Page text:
Take a Stance for Food Neutrality

In this day and age there’s several sources to seek nutrition information from. However, it’s difficult to assess the truth vs fallacies, and even more complicated to understand  what will work for you compared to the person promoting the advice or participants of research claims’. Plus, many times this advice comes from extreme stances on recent research and fear-based mongering to steer individuals towards the claims. Yes, in some instances these claims are true and come from reputable sources, but not all. In this blog I hope to break down a few simple ways to view nutrition advice and how to tease out what works best for your needs.

Nutritionist versus dietitian, what’s the difference?

In general terms, a dietitian is a nutritionist, but a nutritionist cannot claim they are a dietitian. Dietitians, known by the credential RD (registered dietitian) and LDN (licensed dietitian nutritionist) is a nationally recognized credential with most states having mandatory licensure requirements to protect the RD credential. Nutritionists can hold various titles, or no title at all, and can claim the nutritionist credential from just having an understanding of nutrition. Certain specialties, such as personal trainers (CPT), naturopaths (ND), and medical doctors (MD or DO), can hold certifications in nutrition, all recognizing that these individuals can provide some minor nutrition advice to support overall health and wellbeing. Dietitians are the individuals who can prescribe meal plans and supplements for either overall health and wellbeing or specific disease states such as diabetes and  eating disorders, and can hold specialties in various areas of dietetics. Nutritionists are not trained to prescribe meal plans, but rather share general advice and can provide recommendations based on the research available to them on updated supplement and nutrition requirements for general health. 

How to tease out the good, bad, and the ugly nutrition advice

Here are some questions to ask yourself before joining the next nutrition trend:

  • Does this apply to my specific disease state(s)?

  • Do my current eating habits already work for me? 

  • What would the benefits be, physically and mentally?

  • What are the risks of starting this new supplement and/or dietary pattern?

  • Will these risks exacerbate current physical symptoms? Are there side effects that could worsen mental health diagnoses?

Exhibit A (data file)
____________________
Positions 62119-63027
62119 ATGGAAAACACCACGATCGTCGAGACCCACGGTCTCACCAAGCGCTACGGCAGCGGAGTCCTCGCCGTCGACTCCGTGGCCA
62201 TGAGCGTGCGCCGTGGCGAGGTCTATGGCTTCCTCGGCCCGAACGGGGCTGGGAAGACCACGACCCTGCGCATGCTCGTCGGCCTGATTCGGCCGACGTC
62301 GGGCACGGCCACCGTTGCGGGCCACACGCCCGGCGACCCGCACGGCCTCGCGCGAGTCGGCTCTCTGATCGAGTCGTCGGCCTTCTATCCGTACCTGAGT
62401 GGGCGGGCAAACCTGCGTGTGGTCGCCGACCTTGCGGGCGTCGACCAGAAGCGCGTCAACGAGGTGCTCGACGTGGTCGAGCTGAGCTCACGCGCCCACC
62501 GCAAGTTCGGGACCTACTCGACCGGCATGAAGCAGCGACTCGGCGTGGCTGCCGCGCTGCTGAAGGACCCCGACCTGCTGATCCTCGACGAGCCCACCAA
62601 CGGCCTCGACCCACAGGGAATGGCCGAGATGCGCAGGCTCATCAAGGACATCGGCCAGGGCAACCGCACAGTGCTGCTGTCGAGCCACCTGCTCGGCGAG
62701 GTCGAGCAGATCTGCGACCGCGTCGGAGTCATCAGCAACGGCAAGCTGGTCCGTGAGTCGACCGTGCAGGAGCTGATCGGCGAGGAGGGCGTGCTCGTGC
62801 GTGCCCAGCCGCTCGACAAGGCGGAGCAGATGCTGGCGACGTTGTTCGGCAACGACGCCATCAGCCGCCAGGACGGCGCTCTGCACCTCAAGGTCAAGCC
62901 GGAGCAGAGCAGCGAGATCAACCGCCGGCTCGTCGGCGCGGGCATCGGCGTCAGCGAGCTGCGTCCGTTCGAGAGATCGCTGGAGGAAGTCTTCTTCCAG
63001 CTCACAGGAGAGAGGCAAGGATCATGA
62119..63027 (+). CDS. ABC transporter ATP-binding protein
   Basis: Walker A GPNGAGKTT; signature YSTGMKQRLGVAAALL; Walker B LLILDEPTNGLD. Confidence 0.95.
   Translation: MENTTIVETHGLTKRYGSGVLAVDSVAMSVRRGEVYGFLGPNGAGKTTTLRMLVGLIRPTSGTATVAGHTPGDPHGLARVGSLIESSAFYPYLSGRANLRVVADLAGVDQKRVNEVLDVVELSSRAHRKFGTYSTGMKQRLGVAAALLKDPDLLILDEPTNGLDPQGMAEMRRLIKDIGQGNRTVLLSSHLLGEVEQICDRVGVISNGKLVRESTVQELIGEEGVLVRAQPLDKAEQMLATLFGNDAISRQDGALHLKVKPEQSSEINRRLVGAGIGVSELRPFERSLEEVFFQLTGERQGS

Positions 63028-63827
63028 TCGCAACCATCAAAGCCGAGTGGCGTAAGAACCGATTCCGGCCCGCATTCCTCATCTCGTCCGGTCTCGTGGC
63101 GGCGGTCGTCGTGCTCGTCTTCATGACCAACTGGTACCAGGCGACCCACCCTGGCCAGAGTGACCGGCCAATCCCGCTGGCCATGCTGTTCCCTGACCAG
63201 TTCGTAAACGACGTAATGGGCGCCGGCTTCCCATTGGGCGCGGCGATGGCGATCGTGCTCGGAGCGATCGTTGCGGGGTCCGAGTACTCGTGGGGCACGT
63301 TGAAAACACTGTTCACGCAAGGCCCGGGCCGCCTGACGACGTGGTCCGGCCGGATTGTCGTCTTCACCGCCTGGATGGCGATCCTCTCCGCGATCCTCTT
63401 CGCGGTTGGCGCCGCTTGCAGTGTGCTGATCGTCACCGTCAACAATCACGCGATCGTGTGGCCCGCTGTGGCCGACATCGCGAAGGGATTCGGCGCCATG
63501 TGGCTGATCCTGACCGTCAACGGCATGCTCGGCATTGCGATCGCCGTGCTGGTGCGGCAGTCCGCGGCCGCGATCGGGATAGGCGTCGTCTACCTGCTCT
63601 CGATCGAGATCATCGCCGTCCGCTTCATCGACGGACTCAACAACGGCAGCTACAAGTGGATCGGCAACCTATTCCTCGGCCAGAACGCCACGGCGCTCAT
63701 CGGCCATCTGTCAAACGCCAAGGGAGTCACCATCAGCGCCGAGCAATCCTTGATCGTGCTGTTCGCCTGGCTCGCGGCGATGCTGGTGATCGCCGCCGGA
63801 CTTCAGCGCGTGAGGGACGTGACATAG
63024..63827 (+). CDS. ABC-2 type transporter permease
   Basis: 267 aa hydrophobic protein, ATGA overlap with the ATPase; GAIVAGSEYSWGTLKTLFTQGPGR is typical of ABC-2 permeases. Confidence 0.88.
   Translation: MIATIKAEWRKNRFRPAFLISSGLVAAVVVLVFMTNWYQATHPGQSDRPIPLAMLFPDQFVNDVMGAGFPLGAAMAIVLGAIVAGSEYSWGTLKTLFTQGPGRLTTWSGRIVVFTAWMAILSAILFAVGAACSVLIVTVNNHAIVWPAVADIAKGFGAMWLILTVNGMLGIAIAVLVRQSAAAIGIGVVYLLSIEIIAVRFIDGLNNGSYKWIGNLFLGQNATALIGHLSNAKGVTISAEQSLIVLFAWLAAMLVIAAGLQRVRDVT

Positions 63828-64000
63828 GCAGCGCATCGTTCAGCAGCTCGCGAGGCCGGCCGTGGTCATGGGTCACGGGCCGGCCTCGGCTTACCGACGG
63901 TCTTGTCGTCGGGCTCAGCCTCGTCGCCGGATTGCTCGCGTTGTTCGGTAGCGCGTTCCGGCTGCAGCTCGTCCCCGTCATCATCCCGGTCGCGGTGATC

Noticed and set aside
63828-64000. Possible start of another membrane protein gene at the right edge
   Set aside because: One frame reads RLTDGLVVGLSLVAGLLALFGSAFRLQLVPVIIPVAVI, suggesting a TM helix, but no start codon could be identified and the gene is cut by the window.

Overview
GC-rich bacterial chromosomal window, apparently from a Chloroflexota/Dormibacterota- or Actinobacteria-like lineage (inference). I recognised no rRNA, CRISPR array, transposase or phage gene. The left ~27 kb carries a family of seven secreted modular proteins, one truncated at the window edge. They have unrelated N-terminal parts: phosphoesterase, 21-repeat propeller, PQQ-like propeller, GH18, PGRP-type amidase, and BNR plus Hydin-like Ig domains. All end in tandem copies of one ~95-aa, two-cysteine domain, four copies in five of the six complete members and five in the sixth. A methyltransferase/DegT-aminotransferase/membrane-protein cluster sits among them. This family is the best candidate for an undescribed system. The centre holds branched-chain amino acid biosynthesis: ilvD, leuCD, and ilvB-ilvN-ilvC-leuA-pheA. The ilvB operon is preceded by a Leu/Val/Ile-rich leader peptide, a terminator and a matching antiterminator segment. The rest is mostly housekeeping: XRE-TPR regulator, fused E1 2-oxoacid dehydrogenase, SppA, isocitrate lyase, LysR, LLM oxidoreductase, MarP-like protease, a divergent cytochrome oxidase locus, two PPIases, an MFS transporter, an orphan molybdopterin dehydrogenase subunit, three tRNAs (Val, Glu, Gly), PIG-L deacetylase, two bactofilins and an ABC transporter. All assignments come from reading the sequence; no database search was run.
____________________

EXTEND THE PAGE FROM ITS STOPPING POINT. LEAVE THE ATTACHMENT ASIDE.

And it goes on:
• Who is promoting this advice? Do they hold reputable credentials supporting they understand (a) how the human body works and (b) how to interpret the research? Does this individual have ties to their recommendations, such as pay offs from the supplement being recommended?

  • Are these claims very black and white, all or nothing, stating things like ‘this is the only method you’ll need’? 

  • What are the financial costs of this diet, supplement, food, etc.? Will this be affordable to me? What are other options that meet my needs that may be less costly?

  • For those with an active or past eating disorder, how would this impact the thoughts and behaviors around food? (Hint: if you notice what you’re viewing is enticing the intrusive eating disorder thoughts then likely this needs further exploration and may not be the right approach for you at this time.)

Consider food neutrality rather than good vs bad foods thinking

Another tip to consider is taking a stance for food neutrality. Instead of thinking in all or nothing terms with food and demoralizing certain foods/food ingredients compared to others, try seeing all foods as nutrients that will fuel your body. Yes, there are foods that have higher nutrient profiles compared to others, and it can be beneficial to incorporate a greater portion of these foods in our dietary pattern. However, these less-nutrient rich foods can still fit and supply protein, fat, and/or carbohydrates, and many times one to multiple micronutrients, in varying amounts. Unless we are allergic or intolerant to a food or ingredient, or truly hate the taste/texture of the item, we don’t have to completely avoid any given food to achieve a healthy dietary pattern, and in turn lifestyle. There are also tolerable upper limits (UL) and adequate intake (AI), or recommended daily allowance (RDA), levels for almost all the foods and supplements we consume, at least those sold in the United States. These values regulate how much of a substance or nutrient the general population should consume to achieve overall health and the highest value before reaching a level of adverse health consequences. For more information on these values’ meanings and identifying specific foods/ingredients, check out the Nutrient Recommendations and Databases per the National Institutes of Health.

As a dietitian with an understanding of how to read research and debunk the facts, extreme claims, and opinions about nutrition, I feel for those who don’t have this wisdom. It’s true that nutrition advice can be confusing! What we know now may not be right tomorrow as it’s always changing, with new trends weekly and the research is always ongoing. If you take anything away from this blog, it’s this: consider what works for you first and foremost, remember that many claims are extreme and may not give the whole truth about the food item or ingredient, and if you don’t know where to start nutritionally then consider seeking out a registered dietitian to support you in meeting your individualized needs.


National Institutes of Health Office of Dietary Supplements: Nutrient Recommendations and Databases, site: https://ods.od.nih.gov/HealthInformation/nutrientrecommendations.aspx